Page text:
Behind Lincoln Elementary Community School is a nature destination fit for hikers, runners and even birders. But it’s also being used by little learners.

The Lincoln Wetland Nature Reserve has been serving as an outdoor classroom for the students at the elementary school. While exploring the trail, students get to learn about things like new plant growths, animal tracks and even invasive plants.

Classrooms get to do this every month.

One of the endangered Butternut Trees at the Lincoln Wetland Nature Reserve. (Submitted by Nature Conservancy of Canada)

Nadine Ives is the co-ordinator for the No Child Left Inside Project. Ives is responsible for taking classrooms and their teachers out on the nature reserve. She also helps organize activities surrounding the theme of nature.

Ruth Claybourn, community schools co-ordinator at Lincoln Elementary, said Ives brings the nature trail to life. “She’s a huge resource for our school.”

And it doesn’t stop there. Teachers at the school are also taking the matter into their own hands by taking their classrooms to the area throughout the seasons.

Outdoors learning also has its perks — especially from the students’ perspective. They’re seeing a greater appreciation for nature and doing activities in nature, Claybourn said.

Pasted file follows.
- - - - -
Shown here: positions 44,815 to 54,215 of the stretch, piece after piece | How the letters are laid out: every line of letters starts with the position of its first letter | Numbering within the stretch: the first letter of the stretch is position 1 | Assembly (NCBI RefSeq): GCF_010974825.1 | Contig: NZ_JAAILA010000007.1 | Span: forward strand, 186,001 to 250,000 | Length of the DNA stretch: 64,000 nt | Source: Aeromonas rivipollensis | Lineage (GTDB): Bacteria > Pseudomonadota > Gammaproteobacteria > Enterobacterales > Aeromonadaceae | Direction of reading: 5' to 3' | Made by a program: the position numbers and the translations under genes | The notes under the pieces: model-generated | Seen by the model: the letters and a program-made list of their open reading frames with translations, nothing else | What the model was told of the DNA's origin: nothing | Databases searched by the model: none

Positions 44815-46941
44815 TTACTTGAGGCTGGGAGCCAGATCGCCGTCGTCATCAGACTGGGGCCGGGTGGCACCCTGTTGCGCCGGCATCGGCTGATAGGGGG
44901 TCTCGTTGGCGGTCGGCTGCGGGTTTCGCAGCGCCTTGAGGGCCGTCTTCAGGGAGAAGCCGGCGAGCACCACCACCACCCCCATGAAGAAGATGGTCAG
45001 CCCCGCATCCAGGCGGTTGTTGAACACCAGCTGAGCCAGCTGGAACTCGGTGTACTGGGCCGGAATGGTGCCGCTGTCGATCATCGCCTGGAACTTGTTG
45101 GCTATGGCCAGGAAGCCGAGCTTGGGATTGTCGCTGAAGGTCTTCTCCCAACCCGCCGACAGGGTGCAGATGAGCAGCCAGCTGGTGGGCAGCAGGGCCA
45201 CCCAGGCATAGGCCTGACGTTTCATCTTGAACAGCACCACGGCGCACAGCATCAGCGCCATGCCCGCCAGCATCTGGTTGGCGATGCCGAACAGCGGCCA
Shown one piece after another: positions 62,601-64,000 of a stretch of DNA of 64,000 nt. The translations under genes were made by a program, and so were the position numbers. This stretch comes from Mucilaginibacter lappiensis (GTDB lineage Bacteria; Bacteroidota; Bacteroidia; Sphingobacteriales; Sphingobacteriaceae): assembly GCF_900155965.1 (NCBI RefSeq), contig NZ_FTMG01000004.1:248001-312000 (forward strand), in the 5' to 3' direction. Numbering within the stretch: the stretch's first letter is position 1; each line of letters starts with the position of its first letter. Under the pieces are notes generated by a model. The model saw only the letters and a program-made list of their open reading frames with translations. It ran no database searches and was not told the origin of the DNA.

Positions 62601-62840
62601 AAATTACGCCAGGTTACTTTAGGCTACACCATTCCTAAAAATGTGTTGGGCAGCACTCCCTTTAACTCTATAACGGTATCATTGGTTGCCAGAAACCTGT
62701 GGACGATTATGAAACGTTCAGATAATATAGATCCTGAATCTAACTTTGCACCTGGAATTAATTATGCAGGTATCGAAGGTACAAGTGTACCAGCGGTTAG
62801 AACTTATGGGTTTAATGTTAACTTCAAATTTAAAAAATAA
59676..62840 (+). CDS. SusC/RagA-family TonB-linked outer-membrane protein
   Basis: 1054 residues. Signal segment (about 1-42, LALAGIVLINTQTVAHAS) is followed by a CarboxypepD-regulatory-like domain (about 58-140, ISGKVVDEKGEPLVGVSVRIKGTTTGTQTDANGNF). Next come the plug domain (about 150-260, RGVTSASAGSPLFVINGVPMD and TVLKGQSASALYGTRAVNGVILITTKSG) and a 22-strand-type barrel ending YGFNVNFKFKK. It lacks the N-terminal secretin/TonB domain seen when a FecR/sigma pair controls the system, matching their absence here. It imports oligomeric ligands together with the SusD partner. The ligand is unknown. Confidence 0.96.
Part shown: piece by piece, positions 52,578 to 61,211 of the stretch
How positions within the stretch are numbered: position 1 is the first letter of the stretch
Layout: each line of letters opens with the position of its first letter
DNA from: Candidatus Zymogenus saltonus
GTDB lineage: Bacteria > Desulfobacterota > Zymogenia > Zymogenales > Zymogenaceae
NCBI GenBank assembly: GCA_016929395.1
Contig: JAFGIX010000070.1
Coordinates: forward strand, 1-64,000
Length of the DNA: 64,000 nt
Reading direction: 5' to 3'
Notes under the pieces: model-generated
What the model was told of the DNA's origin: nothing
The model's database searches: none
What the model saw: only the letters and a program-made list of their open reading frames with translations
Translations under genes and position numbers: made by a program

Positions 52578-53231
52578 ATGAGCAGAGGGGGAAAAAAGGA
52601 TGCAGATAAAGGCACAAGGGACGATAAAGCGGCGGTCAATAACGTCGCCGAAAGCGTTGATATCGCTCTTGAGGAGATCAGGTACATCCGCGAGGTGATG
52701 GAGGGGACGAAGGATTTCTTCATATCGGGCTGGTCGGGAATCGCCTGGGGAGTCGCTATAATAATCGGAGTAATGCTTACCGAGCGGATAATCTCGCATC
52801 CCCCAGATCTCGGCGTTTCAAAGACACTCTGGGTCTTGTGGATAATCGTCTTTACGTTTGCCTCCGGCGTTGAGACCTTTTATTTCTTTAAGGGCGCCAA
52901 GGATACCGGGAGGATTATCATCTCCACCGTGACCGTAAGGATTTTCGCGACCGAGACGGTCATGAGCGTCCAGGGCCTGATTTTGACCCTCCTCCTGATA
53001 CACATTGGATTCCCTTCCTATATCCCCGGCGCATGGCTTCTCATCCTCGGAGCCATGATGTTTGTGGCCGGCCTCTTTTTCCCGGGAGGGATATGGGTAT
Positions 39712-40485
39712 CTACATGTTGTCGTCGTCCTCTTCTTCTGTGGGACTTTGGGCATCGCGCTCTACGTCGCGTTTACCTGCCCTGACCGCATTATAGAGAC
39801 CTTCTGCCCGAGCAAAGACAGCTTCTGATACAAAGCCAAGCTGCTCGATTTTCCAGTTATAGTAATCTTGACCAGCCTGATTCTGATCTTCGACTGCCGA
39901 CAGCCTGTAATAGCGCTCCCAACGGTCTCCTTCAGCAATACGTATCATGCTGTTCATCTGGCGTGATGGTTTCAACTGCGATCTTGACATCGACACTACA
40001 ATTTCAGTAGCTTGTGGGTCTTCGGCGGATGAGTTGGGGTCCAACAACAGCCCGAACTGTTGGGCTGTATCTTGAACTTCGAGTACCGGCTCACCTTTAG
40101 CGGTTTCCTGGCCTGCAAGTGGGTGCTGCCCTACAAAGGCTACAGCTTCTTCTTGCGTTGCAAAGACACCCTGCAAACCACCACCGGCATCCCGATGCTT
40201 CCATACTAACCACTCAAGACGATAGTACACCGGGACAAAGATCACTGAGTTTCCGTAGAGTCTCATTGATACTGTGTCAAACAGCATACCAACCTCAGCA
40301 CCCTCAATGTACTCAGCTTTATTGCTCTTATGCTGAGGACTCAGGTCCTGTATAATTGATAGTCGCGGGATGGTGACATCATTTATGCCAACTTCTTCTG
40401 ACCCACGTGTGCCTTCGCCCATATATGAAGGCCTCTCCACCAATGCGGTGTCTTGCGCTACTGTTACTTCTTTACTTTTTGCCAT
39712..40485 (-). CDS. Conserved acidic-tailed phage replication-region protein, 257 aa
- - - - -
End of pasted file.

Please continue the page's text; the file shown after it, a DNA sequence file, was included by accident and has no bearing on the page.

“They almost see it as an extracurricular activity, but it’s not. It’s part of our curriculum,” said Claybourn.

The school uses the resource as much as they can to get the students engaged. It’s also part of the school’s program to promote healthy choices and physical activity.


The trail has become an educational tool for teachers at Lincoln Elementary.

Along the trail you’ll notice signs to encourage children and adults to use their five senses when they’re exploring.

“There might be a sign on a tree that has very interesting bark. So, we’ll do all the senses, like, ‘what do you feel?’ and we’ll let them feel that,” Claybourn said.

The Lincoln Marsh. (Submitted by Nature Conservancy of Canada)

The 21-hectare nature reserve will take you through three distinct green spaces. You’ll start by walking through an immature forest until you reach the wetland, which is home to waterfowl and various bird species.

Continuing along the trail, you’re brought to a riparian forest and down to the St. John River. This is where endangered butternut trees can be found, along with blends of red and silver maples.

Keeping it clean

Courtney Thompson, the Atlantic region volunteer program co-ordinator for the Nature Conservancy of Canada, said not a lot of people know about the trail, and she encouraged people to check it out.

“One of the reasons we chose this one as a nature destination is because it’s so close to Fredericton and a lot is packed in this little trail,” she said.

Thompson is making sure the trail is getting all the care it deserves, especially after this year’s flood.

For the first time since 2015, volunteers have had to plan a major cleanup at the site to pick up the leftover debris and garbage.

With tragedy comes opportunity, however. 

“We took them down during the flood, as far as they could go, then we’d take them a week later to show them how the water had gone down and that just facilitates a bunch of educational discussions,” said Claybourn.



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